If all those are fine, and you have seen it, then it would be fine to go with.

Remember there are others out there also, so look carefully before you commit.

I'd go check it out, however. ' Eyes wide shut' is NOT a good shopping tip!! :idea: :roll: :idea: :shock:
Last edited by whistlenut on Wed Jan 09, 2013 11:49 pm, edited 1 time in total.
whistlenut
 
Stoker Coal Boiler: AA130's,260's, AHS130&260's,EFM900,GJ&VanWert
Hand Fed Coal Boiler: Franks Boiler,Itasca415,NYer130,Van Wert
Hot Air Coal Stoker Furnace: Yellow Flame
Hot Air Coal Stoker Stove: Alaska-4,Keystoker-2,
Hand Fed Coal Stove: Alaska,Gibraltor,Keystone,Vc Vigilant 2
Hand Fed Coal Furnace: Van Wert, NYer's, Ford,Jensen.
Coal Size/Type: Rice,Buck,Pea,Nut&Stove
Other Heating: Oil HWBB

Re: Handfired or stoker furnace, should I switch

PostBy: mdrelyea On: Wed Jan 09, 2013 2:34 pm

My father has the dual burner Alaska. This one right? He's happy with it and it works well. It's a great piece of equipment. I have the auger version and love it. His only regret is that he didn't get the auger version. I never have ANY unburnt coal due to the burn pot design. He always has some unburnt coal in his ash even when we both get the coal from the same supplier. Plus I have the flexibility to be able to burn wood pellets if I wanted to. He's not able to do that.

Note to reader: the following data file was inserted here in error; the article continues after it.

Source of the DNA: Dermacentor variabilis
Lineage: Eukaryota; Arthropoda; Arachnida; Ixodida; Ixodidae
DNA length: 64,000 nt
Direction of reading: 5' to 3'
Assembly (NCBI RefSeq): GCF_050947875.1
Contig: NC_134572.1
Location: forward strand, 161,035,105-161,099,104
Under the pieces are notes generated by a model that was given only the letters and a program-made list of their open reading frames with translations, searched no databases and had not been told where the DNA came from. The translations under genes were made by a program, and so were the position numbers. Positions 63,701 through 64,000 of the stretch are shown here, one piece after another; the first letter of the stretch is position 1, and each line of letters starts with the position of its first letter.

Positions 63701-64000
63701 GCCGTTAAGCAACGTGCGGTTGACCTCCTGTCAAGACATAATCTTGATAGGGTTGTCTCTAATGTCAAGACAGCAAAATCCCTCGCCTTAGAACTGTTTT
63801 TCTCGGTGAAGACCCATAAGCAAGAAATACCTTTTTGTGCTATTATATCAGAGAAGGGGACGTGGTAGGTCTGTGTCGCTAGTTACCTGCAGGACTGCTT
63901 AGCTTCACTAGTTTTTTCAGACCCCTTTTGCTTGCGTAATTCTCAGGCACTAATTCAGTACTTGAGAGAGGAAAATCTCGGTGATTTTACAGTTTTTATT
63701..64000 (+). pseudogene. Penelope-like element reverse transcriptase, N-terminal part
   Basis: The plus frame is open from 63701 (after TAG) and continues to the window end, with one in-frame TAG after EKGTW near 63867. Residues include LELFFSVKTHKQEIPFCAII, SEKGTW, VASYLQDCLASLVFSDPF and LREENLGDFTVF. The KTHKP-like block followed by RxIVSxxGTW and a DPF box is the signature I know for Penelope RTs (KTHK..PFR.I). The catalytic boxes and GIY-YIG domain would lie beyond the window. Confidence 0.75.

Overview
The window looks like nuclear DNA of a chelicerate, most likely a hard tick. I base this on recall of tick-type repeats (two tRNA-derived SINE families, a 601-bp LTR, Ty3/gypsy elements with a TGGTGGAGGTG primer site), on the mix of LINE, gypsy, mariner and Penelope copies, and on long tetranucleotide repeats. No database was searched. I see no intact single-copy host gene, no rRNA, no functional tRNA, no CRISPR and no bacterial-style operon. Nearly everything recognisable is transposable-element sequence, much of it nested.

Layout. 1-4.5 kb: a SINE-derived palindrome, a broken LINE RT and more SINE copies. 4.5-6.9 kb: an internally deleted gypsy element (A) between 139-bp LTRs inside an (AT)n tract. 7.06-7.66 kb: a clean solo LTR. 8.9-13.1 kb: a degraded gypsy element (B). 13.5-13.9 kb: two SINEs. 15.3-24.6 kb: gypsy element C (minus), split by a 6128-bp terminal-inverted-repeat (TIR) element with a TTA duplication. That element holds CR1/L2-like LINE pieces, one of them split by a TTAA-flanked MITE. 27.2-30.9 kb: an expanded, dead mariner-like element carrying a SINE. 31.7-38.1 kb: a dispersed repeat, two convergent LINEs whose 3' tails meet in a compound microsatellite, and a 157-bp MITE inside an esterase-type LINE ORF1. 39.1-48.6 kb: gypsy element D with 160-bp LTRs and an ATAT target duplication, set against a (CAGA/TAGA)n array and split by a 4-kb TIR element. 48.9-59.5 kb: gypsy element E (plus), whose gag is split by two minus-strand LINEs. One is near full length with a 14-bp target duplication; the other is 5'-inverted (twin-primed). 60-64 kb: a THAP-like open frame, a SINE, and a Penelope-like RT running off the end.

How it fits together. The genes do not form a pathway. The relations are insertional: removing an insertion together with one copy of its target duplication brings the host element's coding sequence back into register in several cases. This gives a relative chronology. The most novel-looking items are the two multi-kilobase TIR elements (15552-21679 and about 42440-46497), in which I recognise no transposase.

Just make sure that when you're only using one burner it's the back one. You don't want to have to reach over the fire to get to that second one so that you can light it. Ouch!
mdrelyea
 
Hot Air Coal Stoker Furnace: Alaska 140 Auger
Hand Fed Coal Stove: Russo #2
Coal Size/Type: Anthracite Rice/Nut

Visit Lehigh Anthracite

Re: Handfired or stoker furnace, should I switch

PostBy: CoaLen On: Wed Jan 09, 2013 2:36 pm

mudnut,
I'm running a Keystoker Koker which is a single stoker furnace rated at 160,000 btu. I've got it in the basement of an 1800 sq ft ranch and have my thermostat set at 73 deg (happy wife=happy life). I'm averaging 60# a day. Keystoker claims 88-90% efficiency. So I figure maybe 80-85%. I don't know how that relates to the Alaska 140. I haven't been very concerned about the efficiency rating. I just know it keeps my house warm and I save money burning coal. :clap: